Democrats Have Opportunity on Taxes


In 2008 Barack Obama promised that he would end George W. Bush’s soon-to-expire tax cuts for taxpayers who make more than $250,000 a year. His rationale: we can no longer afford expensive cuts that haven’t created jobs or grown the economy. Most voters agreed. But as this year’s Dec. 31 deadline approached, the president struck a deal with the GOP to extend the Bush-era rates for the rich as well as the middle class. Why? Because Republicans refused to budge, and Obama was afraid of looking like a “typical” tax-hiking liberal.

For more than 20 years the GOP has routinely beat the snot out of Democrats on taxes. In the ’80s Republicans figured out that everyone likes lower rates, regardless of the consequences, and so that’s what they’ve been offering voters ever since. Progressives, meanwhile, have been forced to play the party poopers, arguing that, hey, maybe we can’t keep cutting taxes if we want to balance the budget and finance Medicare.

To regain the momentum they lost in the midterms, Democrats should stop talking about raising or lowering taxes and start talking about simplifying them instead. In its new report, Obama’s deficit commission notes that the U.S. is neither raking in enough revenue to fund social safety-net programs nor being efficient or fair about the revenue it does take in. The report suggests two fundamental reforms. First, eliminate loopholes that distort the market and largely benefit more affluent taxpayers. Then use the extra revenue to reduce marginal rates by as much as 12 percentage points. Other options include cutting the corporate income tax, slapping a higher tax on gas, and capping revenue at 21 percent of GDP. The overall effect, writes Glenn Hubbard, a top Bush economic adviser, would be “a progressive reform” package that simplifies an increasingly complex system while preserving incentives to work and invest.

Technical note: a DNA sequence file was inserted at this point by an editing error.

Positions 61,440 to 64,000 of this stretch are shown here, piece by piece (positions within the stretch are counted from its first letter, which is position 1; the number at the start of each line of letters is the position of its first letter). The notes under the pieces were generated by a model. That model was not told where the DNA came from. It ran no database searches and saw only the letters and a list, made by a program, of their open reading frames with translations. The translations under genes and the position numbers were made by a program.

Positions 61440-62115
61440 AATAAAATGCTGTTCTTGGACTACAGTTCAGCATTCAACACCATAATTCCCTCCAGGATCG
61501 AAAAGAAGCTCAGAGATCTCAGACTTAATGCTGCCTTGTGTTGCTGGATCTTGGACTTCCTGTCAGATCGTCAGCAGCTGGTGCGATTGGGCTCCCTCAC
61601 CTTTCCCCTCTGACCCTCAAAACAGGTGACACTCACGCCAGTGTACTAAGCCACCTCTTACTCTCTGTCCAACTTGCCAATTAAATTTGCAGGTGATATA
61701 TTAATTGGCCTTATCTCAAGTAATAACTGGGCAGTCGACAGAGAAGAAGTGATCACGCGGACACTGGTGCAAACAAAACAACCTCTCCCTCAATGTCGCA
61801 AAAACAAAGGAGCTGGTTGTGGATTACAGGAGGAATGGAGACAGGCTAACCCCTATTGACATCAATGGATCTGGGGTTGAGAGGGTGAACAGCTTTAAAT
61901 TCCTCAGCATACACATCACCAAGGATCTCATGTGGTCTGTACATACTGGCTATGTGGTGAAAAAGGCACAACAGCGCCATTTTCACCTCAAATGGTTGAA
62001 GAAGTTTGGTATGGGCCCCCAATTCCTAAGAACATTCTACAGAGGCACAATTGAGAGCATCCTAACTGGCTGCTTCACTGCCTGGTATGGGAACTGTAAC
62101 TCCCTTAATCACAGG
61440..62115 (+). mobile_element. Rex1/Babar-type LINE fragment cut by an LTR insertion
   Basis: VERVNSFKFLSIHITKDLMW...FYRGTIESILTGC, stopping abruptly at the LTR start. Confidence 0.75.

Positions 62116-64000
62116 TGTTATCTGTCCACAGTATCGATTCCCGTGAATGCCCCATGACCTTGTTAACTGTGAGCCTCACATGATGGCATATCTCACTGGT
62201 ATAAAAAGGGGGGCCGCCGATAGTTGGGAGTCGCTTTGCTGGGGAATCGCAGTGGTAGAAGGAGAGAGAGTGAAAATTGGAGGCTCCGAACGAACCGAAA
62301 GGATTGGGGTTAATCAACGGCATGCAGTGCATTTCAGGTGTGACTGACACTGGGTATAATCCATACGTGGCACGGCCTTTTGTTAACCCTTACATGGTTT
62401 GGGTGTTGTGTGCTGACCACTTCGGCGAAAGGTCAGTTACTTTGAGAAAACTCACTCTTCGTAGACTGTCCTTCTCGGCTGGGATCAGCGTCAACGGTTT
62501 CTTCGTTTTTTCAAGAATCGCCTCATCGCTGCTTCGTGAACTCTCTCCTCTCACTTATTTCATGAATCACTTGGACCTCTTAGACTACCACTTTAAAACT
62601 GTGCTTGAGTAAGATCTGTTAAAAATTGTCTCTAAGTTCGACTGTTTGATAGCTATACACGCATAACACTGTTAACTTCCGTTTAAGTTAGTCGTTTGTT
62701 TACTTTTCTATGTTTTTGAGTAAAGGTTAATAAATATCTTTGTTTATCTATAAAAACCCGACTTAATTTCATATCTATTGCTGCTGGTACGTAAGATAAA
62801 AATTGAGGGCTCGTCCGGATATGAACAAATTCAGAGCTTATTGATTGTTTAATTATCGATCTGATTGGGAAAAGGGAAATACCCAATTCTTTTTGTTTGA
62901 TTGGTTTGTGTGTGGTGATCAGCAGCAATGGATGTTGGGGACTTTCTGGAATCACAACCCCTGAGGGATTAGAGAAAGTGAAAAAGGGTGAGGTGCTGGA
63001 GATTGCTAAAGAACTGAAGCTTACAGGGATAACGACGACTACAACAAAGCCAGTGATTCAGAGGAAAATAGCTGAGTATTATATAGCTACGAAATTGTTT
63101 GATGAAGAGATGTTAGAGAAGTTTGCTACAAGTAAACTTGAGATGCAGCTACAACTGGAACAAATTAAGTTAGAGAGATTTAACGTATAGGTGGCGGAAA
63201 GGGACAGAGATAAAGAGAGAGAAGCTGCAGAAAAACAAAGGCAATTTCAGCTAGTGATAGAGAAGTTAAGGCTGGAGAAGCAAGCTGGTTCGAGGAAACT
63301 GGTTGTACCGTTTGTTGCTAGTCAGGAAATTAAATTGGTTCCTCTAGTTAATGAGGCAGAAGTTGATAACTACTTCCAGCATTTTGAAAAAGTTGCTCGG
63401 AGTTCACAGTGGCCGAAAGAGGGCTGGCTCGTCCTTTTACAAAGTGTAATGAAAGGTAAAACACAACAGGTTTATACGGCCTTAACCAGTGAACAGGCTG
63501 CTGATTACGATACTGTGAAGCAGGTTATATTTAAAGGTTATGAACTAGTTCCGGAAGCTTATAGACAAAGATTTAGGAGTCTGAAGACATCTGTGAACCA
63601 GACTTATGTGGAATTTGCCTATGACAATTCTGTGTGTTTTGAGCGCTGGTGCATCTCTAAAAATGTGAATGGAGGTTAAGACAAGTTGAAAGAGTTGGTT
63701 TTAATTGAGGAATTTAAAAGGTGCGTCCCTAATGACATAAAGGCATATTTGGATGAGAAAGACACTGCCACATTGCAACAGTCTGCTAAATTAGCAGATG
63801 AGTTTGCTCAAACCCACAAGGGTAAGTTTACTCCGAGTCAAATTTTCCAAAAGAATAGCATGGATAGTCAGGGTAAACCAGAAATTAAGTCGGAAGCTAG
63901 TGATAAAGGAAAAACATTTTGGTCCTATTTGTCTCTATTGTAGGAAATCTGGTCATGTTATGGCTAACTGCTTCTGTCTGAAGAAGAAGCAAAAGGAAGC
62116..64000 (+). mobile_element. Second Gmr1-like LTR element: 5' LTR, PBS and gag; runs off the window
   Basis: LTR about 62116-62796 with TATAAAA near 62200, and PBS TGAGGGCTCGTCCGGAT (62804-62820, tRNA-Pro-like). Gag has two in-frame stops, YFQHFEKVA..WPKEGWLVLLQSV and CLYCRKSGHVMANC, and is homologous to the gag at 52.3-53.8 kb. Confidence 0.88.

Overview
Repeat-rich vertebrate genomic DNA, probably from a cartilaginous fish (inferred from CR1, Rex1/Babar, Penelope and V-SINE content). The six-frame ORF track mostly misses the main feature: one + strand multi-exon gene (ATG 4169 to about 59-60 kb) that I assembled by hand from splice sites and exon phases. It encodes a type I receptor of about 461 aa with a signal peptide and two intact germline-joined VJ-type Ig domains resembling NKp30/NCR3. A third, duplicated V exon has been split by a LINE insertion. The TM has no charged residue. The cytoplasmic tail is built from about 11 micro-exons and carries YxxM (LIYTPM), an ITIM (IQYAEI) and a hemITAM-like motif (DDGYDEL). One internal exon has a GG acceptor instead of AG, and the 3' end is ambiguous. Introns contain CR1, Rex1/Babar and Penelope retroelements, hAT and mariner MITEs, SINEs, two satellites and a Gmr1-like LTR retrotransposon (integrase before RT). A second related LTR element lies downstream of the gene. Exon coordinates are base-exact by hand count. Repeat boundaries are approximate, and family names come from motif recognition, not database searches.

Recently, some Democrats, including Obama, have made noises about simplifying taxes. But mostly they’ve been hesitant. The president “is not considering specific polic[ies],” a White House spokesperson said recently, “and no decisions have been made about whether this is a priority he will push for.” A smarter strategy would be to release an official Democratic reform package that lowers rates for everyone, eliminates giveaways to special interests—and puts Republicans on defense. By rebranding themselves as the party of a fairer, simpler tax code, Democrats could finally end a fight they’ve been losing for decades. But they have to beat the GOP to the punch.

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